Justice Stephen Breyer, in writing the opinion of the Court, cited Planned Parenthood v. Casey and said that any abortion law that imposed an undue burden on a woman's "right to choose" (abortion) was unconstitutional. He said that causing those who procure abortions to "fear prosecution, conviction, and imprisonment" was an undue burden, and therefore declared the law to be against the Constitution. Justices John Paul Stevens, Ruth Bader Ginsburg, David Souter, and Sandra Day O'Connor all agreed that the law was unconstitutional, but Ginsburg wrote a separate opinion, as did O'Connor. Ginsburg stated plainly that a state could not force physicians to use procedures other than what they felt in their own judgment to be the safest, that this was part of the "life and liberty" protected under the Constitution. O'Connor agreed, saying that any such procedural law would have to be applied only to prevent unnecessary partial-birth abortions, and would have to include an exception for the health of the mother (as this law did not). Justices Ginsburg and Stevens also filed separate opinions, Stevens noting that the government, in his view, had no right to force doctors to perform any procedure other than what they felt would be the safest. Stephen Gerald Breyer (born August 15, 1938) is an American attorney, political figure, and jurist. ... Holding A Pennsylvania law that required spousal notification prior to obtaining an abortion was invalid under the Fourteenth Amendment because it created an undue burden on married women seeking an abortion. ... John Paul Stevens (born April 20, 1920) is an American jurist, and the senior Associate Justice of the Supreme Court of the United States. ... Ruth Joan Bader Ginsburg (born March 15, 1933, Brooklyn, New York) is an Associate Justice on the U.S. Supreme Court. ... David Hackett Souter (born September 17, 1939) has been an Associate Justice of the Supreme Court of the United States since 1990. ... Sandra Day OConnor (born March 26, 1930) is an American justice who served as the first female Associate Justice of the Supreme Court of the United States from 1981 to 2006. ...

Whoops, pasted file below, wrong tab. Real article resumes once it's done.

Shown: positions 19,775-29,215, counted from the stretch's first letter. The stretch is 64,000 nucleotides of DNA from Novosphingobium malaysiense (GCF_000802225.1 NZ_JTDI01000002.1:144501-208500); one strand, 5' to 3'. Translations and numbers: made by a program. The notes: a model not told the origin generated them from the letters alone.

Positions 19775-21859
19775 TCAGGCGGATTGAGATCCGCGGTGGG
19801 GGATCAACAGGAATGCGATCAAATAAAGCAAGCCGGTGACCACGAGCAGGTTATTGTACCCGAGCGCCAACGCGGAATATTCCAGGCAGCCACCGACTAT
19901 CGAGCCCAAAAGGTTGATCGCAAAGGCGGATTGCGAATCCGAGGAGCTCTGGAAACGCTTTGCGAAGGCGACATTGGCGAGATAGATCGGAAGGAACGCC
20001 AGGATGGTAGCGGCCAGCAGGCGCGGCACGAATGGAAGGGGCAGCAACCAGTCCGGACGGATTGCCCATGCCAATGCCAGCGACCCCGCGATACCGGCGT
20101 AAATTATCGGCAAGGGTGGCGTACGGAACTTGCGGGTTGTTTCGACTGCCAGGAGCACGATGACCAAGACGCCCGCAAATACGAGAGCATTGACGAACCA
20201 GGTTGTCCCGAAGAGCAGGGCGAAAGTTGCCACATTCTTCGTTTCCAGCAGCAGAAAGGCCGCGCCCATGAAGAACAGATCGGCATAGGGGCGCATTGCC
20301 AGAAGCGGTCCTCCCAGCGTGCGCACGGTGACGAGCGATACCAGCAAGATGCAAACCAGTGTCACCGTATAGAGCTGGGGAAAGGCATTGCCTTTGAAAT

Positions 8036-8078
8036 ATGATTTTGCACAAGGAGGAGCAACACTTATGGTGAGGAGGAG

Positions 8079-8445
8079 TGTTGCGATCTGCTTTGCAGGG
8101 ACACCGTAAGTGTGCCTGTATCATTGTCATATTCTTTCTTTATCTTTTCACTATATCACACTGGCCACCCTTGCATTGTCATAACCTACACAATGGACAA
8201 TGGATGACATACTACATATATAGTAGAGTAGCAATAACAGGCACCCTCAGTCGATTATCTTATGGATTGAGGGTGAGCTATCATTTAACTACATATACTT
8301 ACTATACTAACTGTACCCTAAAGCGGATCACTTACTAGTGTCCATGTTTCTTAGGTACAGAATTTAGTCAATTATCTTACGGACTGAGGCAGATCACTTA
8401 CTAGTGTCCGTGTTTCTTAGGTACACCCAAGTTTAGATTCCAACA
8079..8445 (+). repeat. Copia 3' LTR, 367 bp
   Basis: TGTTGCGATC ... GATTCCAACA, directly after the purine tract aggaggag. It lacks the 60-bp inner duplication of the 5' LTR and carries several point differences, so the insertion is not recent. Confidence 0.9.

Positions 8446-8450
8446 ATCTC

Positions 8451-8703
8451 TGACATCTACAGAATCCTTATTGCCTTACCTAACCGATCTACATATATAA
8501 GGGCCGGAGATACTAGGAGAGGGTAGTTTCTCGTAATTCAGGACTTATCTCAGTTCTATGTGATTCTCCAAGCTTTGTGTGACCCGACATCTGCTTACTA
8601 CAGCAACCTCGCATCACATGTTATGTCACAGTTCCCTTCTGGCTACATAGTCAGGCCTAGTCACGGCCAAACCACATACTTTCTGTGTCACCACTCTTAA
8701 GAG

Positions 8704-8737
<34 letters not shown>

Dissents

Justice Anthony Kennedy dissented. Kennedy claimed this type of law was allowed by their ruling in Planned Parenthood v. Casey, which allowed laws to preserve prenatal life to a certain extent. He called Sandra Day O'Connor's behavior a "repudiation" of the understandings and assurances given in Casey. Justice Kennedy also detailed what he deemed a constitutionally protected alternative to partial-birth abortion, as follows: This page is about the Associate Justice of the Supreme Court. ... Holding A Pennsylvania law that required spousal notification prior to obtaining an abortion was invalid under the Fourteenth Amendment because it created an undue burden on married women seeking an abortion. ... Sandra Day OConnor (born March 26, 1930) is an American justice who served as the first female Associate Justice of the Supreme Court of the United States from 1981 to 2006. ...

โ€œ The fetus, in many cases, dies just as a human adult or child would: It bleeds to death as it is torn from limb from limb. The fetus can be alive at the beginning of the dismemberment process and can survive for a time while its limbs are being torn off. โ€